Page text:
A petrol group has slammed DECC for failing to prepare properly for disruption to the fuel supply chain, warning the consequences of a planned strike by tanker drivers could have been avoided.
Fuel tanker drivers from the union Unite voted in favour of strike action on Monday in a dispute over pay and terms and conditions.
The Retail Motor Industry (RMI Petrol), which represents the interests of operators in England, Wales, Northern Ireland and the Isle of Man, points the finger at DECC for letting too many petrol station forecourts close over the last decade. It says this means there is less storage for petrol, possibly 40% less space for petrol stocks at forecourts than a decade ago.
RMI Petrol argues: “DECC has been heavily criticised by RMI Petrol for their unaccountable failure to prepare properly for potential supply chain disruption. This is now acutely probable following news of an upcoming strike by Unite tanker drivers.”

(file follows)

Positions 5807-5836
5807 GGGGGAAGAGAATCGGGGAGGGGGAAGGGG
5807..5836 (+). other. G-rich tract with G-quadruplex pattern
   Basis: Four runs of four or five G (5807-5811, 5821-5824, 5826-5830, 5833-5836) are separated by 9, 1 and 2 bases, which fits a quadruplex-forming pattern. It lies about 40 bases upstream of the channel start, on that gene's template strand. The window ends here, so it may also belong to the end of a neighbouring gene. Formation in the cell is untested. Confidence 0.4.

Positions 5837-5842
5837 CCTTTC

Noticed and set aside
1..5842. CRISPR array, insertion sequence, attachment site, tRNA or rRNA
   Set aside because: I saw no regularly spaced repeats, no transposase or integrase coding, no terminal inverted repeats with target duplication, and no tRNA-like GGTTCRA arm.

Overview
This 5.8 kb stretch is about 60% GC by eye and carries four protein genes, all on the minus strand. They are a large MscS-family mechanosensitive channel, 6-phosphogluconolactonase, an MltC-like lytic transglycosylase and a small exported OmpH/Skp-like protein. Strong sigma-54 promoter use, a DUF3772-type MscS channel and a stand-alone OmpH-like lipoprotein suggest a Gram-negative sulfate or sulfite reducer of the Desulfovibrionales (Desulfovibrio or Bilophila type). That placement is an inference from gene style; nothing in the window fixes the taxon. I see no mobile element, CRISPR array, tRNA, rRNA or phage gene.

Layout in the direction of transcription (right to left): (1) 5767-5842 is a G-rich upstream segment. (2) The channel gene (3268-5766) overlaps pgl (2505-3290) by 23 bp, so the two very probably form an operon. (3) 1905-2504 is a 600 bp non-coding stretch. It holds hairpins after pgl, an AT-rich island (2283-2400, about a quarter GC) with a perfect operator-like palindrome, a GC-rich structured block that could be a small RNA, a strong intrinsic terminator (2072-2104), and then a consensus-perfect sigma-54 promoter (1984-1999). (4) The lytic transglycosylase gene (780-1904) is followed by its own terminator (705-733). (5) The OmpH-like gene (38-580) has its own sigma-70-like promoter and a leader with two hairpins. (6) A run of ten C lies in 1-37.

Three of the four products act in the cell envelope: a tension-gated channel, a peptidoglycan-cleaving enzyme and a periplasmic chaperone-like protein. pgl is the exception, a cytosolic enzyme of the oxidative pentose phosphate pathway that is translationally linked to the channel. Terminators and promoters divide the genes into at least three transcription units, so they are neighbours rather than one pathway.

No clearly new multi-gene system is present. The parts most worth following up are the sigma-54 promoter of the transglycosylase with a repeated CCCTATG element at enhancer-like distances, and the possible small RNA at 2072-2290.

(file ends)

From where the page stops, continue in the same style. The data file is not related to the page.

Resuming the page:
The group was sceptical plans for replacement Army drivers could cope with the scale of a strike.
“The Government has ordered the Army to train drivers to maintain fuel deliveries and whilst this is potentially welcome it has been proposed without any prior consultation with industry. Just 300 Army drivers cannot possibly replace 2,000 striking civilian drivers,” RMI Petrol said a statement.
Today Energy Secretary Ed Davey will meet with haulier bosses to discuss contingency plans.